For another education course, I had to create and teach a math lesson in my 1st Grade classroom. After collaboration with my cooperating teacher, we decided it would be best I teach a lesson reviewing addition and subtraction in story problems as well as fact families. This lesson integrated different forms of technology in order to benefit student learning. These technologies were the ELMO, and math mats with manipulative that I had made for students to use (both will be later explained.) Both of these increased Distributed Cognition in students which is how they used technology to learn in the classroom.
In order to make this lesson meaningful and engaging, I created math mats for every student. This would allow the students to follow along with what I am doing on the board, at their seats. Also using manipulative such as marshmallows.
A physical aspect of technology I used during this lesson was the ELMO. The ELMO allowed me to project myself using the math and mats and marshmallows that the students would be using at their desks. This allowed me to model and offer direct instruction to guide the students. I chose to use the ELMO rather than just write the answer on the chalkboard so that the students would be able to see me interact with the same math mat that they had in front of them.
The whole point of this lesson was to help the students make the transition between using manipulative to solve problems, to using small pictures. I thought this was important because when the students are taking standardized tests, they will not be able to use manipulative. By making the transition from manipulative to drawings helped bridge the gap between what the students could do with each.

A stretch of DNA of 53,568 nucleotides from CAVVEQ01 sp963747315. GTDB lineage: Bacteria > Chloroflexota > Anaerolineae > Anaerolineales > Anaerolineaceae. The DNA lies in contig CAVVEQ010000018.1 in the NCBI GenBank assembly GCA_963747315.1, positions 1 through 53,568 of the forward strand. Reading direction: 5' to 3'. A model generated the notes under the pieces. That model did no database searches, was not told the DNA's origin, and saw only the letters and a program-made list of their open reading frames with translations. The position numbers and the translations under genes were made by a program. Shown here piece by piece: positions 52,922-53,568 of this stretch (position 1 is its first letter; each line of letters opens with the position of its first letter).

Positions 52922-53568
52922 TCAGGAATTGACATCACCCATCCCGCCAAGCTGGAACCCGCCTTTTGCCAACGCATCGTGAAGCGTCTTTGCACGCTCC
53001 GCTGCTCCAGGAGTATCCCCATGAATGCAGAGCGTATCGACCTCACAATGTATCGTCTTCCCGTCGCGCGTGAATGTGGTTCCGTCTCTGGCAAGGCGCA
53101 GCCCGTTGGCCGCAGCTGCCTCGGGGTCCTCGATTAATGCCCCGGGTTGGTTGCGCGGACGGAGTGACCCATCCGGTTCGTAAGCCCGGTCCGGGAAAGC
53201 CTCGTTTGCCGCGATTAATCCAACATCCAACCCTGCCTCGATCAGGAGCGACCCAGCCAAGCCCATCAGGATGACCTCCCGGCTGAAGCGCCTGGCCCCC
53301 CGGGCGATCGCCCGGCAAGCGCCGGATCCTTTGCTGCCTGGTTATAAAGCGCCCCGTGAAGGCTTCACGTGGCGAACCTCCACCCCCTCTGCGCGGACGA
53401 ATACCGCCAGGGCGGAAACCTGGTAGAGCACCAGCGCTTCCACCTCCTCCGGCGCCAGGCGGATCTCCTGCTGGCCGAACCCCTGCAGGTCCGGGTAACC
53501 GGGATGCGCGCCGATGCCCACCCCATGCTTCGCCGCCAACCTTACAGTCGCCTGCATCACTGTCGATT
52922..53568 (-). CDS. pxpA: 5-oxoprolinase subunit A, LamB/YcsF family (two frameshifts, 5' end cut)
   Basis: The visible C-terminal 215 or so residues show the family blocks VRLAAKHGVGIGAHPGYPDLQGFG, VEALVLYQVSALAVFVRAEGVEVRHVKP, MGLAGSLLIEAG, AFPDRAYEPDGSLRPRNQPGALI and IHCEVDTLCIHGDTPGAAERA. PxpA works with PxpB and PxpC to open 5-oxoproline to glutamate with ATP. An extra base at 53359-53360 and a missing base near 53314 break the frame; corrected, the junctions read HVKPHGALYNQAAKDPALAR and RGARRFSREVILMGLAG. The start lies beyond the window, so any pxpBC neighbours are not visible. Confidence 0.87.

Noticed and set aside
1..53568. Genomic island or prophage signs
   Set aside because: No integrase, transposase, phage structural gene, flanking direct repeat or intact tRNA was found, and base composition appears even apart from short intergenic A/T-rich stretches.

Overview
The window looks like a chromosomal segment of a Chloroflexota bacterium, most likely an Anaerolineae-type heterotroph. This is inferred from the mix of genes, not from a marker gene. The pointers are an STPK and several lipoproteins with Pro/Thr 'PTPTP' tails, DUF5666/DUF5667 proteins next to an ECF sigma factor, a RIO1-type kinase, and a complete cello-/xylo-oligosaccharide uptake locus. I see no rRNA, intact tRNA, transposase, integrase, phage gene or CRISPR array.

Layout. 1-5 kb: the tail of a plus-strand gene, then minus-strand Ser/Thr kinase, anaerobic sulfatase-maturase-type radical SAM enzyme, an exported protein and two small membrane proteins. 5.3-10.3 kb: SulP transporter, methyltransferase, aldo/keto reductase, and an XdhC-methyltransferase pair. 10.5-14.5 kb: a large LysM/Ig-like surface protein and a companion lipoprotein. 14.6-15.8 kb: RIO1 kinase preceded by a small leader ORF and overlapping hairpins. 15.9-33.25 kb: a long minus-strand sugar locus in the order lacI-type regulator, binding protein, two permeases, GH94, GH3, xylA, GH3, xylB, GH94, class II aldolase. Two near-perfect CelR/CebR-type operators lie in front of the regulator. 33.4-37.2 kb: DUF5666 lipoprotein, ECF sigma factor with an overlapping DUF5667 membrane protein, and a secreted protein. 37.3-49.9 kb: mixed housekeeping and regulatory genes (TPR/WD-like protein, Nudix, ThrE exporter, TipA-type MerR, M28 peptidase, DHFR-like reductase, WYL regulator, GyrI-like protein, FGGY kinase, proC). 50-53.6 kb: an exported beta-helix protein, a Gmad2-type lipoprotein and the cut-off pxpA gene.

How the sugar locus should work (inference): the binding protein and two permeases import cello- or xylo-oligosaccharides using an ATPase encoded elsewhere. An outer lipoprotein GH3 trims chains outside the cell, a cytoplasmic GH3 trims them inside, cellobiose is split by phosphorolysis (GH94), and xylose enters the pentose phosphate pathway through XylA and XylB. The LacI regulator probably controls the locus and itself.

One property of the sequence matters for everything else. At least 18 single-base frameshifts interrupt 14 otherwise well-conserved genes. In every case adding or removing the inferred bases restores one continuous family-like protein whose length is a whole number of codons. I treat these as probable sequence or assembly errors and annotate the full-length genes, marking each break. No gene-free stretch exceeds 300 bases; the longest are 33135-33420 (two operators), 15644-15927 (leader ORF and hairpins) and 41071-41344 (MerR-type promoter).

This is where the idea of translation comes into play. Martin defines translation as “The function of translation refers to the transformation of information from one rep- resentational system to another ” (Martin, 93) So, I had the students transform, or change the way they solved the problem, however with the same idea. They first solved the problem with marshmallows, and then transitioned into using dots.
For example, 7-3. If using marshmallows, the student would first take out 7 marshmallows to represent the starting amount. Then, they would remove 3 of those marshmallows to represent the change. Last, the students would be left with 4 marshmallows. Ultimately, representing 7-3=4.
Then, I guided the students to take what they learned, and translate the strategy into using dots. So instead of using marshmallows, the students would draw 7 dots, then erase 3 and are left with 4. This is also an example of effects of technology, because we are fading away the technology (marshmallows) so they can still solve the math problems without them.
Both of these strategies have the same exact idea. The only difference is that one strategies uses tangible manipulative and the other does not. In this instance, technology did help make my students smarter. It helped them transition from having to use manipulative to solve math problems, to just being able to draw dots and small pictures on a page to solve the problems.
Martin, L. (2012). Connection, Translation, Off-Loading, and Monitoring: A Framework for Characterizing the Pedagogical Functions of Educational Technologies. Technology, Knowledge & Learning, 17(3), 87-107.